024: The World's First Sports Stock Market - with Deven Hurt | Sport Coats Podcast

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024: The World's First Sports Stock Market - with Deven Hurt

Meet Devin Hurt


Devin is the co-founder and CEO of Prediction Strike, a fantasy sports stock market that allows users to buy and sell shares of pro athletes as if they were stocks. Starting in 2018, Prediction Strike has already completed over $5.5 million worth of transactions on their network. Prior to co-founding his company in 2018, Devin worked for Nike as a cyber security analyst. Deven is a 2018 graduate from Harvard with a degree in bioengineering. Join Deven and host Will Jurgensen as they discuss the world's first sports stock market, its creation and its future! 


Is Prediction Strike the next Facebook?


I think it's bigger than Facebook. Bigger than Facebook. Facebook died one day. And it's been replaced by all these other social networks. Yes. I don't think sports are going anywhere. And so the sports and most importantly, this idea that fans are invested in their favorite athletes. Maybe there wasn't a literal money way to do it. But you people always cared no as well. So let's be bigger than Facebook. I like him. Definitely cooler. Okay, well, then that leads to the actual question itself. 


Who's going to play you in the prediction strike movie that's coming out here in 2025?


Oh, that's a good one. Um, you say you're well, I'll give you my okay, if we want. Like just the most ridiculous story possible. We definitely need the Rock or Kevin Hart.  I think I could take a like maybe like Jaden Smith or Michael B. Jordan.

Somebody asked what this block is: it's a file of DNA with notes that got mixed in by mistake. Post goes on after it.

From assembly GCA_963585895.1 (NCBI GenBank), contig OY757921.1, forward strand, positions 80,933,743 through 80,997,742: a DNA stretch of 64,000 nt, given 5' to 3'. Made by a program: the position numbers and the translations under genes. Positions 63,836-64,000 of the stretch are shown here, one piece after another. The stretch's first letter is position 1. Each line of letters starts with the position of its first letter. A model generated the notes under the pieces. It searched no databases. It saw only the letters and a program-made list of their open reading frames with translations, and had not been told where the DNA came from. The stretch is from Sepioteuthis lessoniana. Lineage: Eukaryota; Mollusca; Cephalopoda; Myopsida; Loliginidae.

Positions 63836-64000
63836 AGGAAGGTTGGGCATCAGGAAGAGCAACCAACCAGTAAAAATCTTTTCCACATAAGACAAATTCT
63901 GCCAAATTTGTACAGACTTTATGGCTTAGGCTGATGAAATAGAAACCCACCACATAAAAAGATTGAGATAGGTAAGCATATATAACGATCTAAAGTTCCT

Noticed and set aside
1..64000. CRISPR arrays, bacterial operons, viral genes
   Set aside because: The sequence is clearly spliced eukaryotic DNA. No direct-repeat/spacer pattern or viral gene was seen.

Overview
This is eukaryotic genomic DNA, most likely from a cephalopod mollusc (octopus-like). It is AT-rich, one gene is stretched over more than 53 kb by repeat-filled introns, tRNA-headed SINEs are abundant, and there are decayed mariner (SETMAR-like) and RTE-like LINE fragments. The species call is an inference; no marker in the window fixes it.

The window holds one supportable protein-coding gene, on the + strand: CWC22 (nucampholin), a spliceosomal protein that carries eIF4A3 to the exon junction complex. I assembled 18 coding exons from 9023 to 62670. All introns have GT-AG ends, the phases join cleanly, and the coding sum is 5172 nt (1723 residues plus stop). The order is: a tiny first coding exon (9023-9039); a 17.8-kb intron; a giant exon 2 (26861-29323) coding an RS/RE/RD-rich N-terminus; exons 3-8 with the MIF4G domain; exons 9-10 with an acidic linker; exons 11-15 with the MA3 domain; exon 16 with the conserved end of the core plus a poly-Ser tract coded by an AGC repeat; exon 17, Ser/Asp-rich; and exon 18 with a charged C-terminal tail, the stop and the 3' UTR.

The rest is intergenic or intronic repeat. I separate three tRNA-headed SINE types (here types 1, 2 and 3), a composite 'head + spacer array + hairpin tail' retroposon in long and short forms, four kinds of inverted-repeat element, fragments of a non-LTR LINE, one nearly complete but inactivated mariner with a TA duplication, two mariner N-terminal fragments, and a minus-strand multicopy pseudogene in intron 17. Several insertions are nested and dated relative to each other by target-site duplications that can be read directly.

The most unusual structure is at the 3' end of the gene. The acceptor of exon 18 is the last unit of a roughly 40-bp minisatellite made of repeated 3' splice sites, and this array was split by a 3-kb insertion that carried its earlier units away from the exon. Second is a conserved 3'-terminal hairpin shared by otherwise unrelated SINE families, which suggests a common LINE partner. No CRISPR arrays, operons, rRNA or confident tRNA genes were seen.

As I have taken some time to look at Prediction Strike, there's no question. It's unique. It's different. It's unlike anything that we have seen from fantasy sports slash gambling slash professional sports. Combo punch. So why don't you take us through what prediction strike is first, and then we'll kind of get to how it ever came to be. 


Yeah, so the simplest way to explain prediction strikes is to sport stock market. So imagine you can buy and sell shares of your favorite pro athletes as if they were stocks that people were kind of like, well, was that me a stock price move? It's like, okay, so the price moves based upon two factors. One is how the athletes perform in games. I mean, that kind of makes sense, right? You're a pro athlete. If you're doing better, your stock should be worth more, and then the second factor is, are other users buying and selling those shares. So if you're the most popular athlete, and everyone's buying those shares, and you got in early, you, as a user, should be rewarded for that. And so we do, you'll get some money off that, or maybe an athlete does something and just becomes unpopular, and everyone starts selling off, that should jog the share price as well. 


Compare it one more time to the stock market itself.  How do players get value?